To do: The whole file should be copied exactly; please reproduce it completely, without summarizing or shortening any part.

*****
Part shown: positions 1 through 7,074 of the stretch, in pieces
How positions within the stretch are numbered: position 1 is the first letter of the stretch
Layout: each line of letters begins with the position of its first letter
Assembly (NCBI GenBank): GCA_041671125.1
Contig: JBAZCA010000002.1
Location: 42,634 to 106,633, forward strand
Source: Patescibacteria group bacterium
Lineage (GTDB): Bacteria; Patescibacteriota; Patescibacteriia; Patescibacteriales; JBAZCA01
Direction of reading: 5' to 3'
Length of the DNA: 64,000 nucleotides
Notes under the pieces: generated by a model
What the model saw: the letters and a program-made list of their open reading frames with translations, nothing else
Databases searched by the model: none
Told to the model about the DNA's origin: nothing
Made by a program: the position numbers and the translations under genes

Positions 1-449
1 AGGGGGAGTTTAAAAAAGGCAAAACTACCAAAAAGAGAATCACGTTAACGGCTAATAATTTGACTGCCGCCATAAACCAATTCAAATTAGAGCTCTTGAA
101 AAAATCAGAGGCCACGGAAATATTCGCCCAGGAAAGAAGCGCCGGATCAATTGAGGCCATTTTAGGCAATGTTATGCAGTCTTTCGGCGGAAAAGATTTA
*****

Part shown: positions 1 through 7,074 of the stretch, in pieces
How positions within the stretch are numbered: position 1 is the first letter of the stretch
Layout: each line of letters begins with the position of its first letter
Assembly (NCBI GenBank): GCA_041671125.1
Contig: JBAZCA010000002.1
Location: 42,634 to 106,633, forward strand
Source: Patescibacteria group bacterium
Lineage (GTDB): Bacteria; Patescibacteriota; Patescibacteriia; Patescibacteriales; JBAZCA01
Direction of reading: 5' to 3'
Length of the DNA: 64,000 nucleotides
Notes under the pieces: generated by a model
What the model saw: the letters and a program-made list of their open reading frames with translations, nothing else
Databases searched by the model: none
Told to the model about the DNA's origin: nothing
Made by a program: the position numbers and the translations under genes

Positions 1-449
1 AGGGGGAGTTTAAAAAAGGCAAAACTACCAAAAAGAGAATCACGTTAACGGCTAATAATTTGACTGCCGCCATAAACCAATTCAAATTAGAGCTCTTGAA
101 AAAATCAGAGGCCACGGAAATATTCGCCCAGGAAAGAAGCGCCGGATCAATTGAGGCCATTTTAGGCAATGTTATGCAGTCTTTCGGCGGAAAAGATTTA